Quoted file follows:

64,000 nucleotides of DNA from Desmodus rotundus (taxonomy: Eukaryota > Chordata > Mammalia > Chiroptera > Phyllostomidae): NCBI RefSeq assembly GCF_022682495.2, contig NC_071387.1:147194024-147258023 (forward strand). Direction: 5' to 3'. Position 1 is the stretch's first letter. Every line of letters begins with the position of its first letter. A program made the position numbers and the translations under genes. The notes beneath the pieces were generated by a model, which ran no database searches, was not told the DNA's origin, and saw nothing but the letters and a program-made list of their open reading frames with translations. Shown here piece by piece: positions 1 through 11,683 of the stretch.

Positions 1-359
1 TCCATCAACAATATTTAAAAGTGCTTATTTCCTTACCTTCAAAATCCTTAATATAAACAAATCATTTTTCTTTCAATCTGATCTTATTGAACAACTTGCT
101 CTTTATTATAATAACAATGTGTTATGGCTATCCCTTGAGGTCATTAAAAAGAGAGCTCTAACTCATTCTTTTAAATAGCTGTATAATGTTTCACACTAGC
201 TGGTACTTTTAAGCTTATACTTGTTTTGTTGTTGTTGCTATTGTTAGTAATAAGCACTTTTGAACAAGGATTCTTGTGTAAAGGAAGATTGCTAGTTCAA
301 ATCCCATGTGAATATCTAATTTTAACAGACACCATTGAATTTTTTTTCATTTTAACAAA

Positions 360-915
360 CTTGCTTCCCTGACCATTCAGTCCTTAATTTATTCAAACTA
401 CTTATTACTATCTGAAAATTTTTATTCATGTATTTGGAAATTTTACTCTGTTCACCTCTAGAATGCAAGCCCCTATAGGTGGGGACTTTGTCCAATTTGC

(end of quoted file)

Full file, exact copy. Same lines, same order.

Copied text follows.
64,000 nucleotides of DNA from Desmodus rotundus (taxonomy: Eukaryota > Chordata > Mammalia > Chiroptera > Phyllostomidae): NCBI RefSeq assembly GCF_022682495.2, contig NC_071387.1:147194024-147258023 (forward strand). Direction: 5' to 3'. Position 1 is the stretch's first letter. Every line of letters begins with the position of its first letter. A program made the position numbers and the translations under genes. The notes beneath the pieces were generated by a model, which ran no database searches, was not told the DNA's origin, and saw nothing but the letters and a program-made list of their open reading frames with translations. Shown here piece by piece: positions 1 through 11,683 of the stretch.

Positions 1-359
1 TCCATCAACAATATTTAAAAGTGCTTATTTCCTTACCTTCAAAATCCTTAATATAAACAAATCATTTTTCTTTCAATCTGATCTTATTGAACAACTTGCT
101 CTTTATTATAATAACAATGTGTTATGGCTATCCCTTGAGGTCATTAAAAAGAGAGCTCTAACTCATTCTTTTAAATAGCTGTATAATGTTTCACACTAGC
201 TGGTACTTTTAAGCTTATACTTGTTTTGTTGTTGTTGCTATTGTTAGTAATAAGCACTTTTGAACAAGGATTCTTGTGTAAAGGAAGATTGCTAGTTCAA
301 ATCCCATGTGAATATCTAATTTTAACAGACACCATTGAATTTTTTTTCATTTTAACAAA

Positions 360-915
360 CTTGCTTCCCTGACCATTCAGTCCTTAATTTATTCAAACTA
401 CTTATTACTATCTGAAAATTTTTATTCATGTATTTGGAAATTTTACTCTGTTCACCTCTAGAATGCAAGCCCCTATAGGTGGGGACTTTGTCCAATTTGC